For a movie whose main theme is reunion/return, it's a bit of a disappointment that only two of the seven main characters have been seen and/or head of by the audience before. Making John Hurt's character a pseudo-grandfather figure from Indy's past who isn't Abner Ravenwood was a huge missed opportunity. Yes, Abner's supposedly dead, but that would be so easy to explain away; if you're going to go through the trouble of making a movie about a family reunion, why not take it as far as it can go? Granted, they did a decent job of including references to Marcus Brody and Henry Jones, Sr. (except for the publicity photos that Indy has of them on his desk -- seriously, they couldn't have Photoshopped Sean Connery's head onto a body that wasn't wearing his exact costume from Last Crusade? Please.) but all of the "old friend" characters who were brand new to the series were a bit too much to take. We're expected to be surprised by Mac's double-cross of Indy at the beginning just because of one line where the character tells us he's been traveling with Indy for years, and then we're expected to feel at least a twinge of sadness when he succumbs to his own greed at the end (ticking another box on the list of plot devices stolen from previous Indy movies). We're supposed to feel sad when we see how Oxley has lost his marbles, just because we saw tough-guy Mutt Williams crying about it earlier. Which brings me to another disappointment...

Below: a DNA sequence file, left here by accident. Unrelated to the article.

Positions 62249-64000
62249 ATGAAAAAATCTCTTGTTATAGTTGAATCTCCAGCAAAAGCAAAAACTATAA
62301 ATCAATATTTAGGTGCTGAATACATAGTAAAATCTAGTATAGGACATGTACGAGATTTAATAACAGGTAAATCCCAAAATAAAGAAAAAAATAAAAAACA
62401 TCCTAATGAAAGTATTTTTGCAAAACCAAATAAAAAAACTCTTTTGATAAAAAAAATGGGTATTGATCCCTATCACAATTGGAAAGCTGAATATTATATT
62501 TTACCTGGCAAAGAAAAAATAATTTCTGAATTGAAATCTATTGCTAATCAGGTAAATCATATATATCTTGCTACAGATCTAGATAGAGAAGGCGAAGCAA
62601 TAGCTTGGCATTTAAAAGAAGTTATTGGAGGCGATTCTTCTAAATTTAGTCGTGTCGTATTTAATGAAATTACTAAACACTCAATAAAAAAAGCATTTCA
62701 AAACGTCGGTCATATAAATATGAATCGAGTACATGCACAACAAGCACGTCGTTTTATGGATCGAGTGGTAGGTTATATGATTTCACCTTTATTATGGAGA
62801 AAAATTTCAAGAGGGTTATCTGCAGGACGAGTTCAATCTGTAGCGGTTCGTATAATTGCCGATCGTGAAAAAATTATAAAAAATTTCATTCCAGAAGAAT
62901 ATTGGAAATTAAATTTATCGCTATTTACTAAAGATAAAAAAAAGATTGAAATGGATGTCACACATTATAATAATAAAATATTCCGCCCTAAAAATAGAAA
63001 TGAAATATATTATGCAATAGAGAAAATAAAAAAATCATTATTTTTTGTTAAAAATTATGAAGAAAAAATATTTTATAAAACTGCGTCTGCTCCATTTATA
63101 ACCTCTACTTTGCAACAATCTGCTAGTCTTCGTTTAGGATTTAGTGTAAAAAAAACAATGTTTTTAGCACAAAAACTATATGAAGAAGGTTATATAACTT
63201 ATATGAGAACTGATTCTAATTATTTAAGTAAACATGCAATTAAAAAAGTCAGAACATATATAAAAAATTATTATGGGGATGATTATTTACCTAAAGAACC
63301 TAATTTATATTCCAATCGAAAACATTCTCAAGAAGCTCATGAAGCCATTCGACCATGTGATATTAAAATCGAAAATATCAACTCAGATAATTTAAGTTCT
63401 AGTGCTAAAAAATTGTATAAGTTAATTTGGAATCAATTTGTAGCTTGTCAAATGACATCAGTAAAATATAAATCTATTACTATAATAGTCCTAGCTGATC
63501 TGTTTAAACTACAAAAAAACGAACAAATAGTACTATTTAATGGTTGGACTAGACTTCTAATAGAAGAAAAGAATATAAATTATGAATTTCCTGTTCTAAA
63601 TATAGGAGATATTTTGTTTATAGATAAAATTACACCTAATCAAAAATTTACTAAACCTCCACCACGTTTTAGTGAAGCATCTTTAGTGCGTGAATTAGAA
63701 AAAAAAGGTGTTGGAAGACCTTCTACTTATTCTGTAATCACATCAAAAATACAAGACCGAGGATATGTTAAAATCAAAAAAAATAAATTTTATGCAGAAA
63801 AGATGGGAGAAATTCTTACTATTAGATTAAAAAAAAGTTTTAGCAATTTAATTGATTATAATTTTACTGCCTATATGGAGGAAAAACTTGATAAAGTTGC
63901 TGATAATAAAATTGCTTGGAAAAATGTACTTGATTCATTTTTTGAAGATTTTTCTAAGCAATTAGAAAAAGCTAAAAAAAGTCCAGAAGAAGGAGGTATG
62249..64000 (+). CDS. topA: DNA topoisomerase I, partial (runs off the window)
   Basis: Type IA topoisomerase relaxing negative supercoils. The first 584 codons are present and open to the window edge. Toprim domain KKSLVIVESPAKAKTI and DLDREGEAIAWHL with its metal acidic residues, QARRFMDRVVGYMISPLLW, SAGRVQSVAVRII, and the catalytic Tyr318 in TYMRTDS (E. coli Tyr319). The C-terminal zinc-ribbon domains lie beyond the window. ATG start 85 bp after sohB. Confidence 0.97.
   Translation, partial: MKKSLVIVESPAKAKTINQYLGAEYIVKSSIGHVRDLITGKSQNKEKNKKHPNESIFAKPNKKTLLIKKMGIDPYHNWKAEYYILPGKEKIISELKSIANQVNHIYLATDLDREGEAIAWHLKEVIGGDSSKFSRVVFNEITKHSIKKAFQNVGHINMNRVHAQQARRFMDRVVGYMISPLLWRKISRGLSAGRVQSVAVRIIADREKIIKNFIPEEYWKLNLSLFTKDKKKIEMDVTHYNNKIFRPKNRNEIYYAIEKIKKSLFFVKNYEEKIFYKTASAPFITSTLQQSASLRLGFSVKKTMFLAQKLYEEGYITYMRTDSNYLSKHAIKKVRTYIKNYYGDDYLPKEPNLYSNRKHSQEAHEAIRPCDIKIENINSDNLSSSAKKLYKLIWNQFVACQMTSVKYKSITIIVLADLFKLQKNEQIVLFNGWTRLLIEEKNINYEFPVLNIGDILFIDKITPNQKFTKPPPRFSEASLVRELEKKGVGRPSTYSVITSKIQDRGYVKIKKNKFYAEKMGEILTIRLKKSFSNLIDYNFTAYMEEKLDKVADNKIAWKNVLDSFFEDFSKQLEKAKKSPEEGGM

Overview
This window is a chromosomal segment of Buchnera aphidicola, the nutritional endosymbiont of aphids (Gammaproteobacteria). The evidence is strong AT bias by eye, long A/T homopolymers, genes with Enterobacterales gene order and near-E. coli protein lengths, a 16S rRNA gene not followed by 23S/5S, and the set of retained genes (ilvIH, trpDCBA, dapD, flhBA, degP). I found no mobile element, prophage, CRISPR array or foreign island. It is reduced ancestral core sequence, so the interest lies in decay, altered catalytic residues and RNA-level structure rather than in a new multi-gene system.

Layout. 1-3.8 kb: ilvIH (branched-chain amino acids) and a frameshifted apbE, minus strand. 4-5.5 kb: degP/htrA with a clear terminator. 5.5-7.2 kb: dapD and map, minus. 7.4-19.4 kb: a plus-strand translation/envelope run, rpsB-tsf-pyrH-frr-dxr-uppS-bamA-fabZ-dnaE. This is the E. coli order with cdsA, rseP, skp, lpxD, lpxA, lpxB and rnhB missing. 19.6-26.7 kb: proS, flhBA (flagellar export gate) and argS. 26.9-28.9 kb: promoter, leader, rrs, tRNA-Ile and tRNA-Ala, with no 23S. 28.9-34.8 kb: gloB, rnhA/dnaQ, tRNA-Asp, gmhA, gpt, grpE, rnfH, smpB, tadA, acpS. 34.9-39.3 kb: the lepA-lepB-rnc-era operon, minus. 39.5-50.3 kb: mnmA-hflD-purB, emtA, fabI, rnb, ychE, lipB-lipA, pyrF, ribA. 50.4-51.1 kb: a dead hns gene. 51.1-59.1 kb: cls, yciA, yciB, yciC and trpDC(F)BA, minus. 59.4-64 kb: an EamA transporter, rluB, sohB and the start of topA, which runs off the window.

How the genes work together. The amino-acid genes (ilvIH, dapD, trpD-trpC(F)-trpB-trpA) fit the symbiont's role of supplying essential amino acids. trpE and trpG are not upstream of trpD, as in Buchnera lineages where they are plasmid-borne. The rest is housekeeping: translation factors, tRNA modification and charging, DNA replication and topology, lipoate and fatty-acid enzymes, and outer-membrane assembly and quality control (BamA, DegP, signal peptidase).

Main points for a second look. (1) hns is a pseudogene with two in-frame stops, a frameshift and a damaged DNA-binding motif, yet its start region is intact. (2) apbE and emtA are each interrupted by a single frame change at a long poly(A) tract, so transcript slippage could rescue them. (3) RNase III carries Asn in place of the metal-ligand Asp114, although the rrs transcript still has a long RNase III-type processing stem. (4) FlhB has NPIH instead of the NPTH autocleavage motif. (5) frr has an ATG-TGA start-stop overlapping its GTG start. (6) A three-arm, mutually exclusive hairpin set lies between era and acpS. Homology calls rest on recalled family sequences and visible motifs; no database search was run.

For an action/adventure film, there's a whole lot of telling rather than showing. We're told about Mutt's relationship with Oxley and his mother. We're told lots of things about the Crystal Skull. We're told lots of things about Spalko. We're told about Indy and Mac's war and post-war career together. Wouldn't it have been nice to spend some of the two hours (like, maybe, during the opening credits) having a little flashback adventure that shows us at least some of these things in action, rather than the unnecessary homage to American Graffiti we got instead?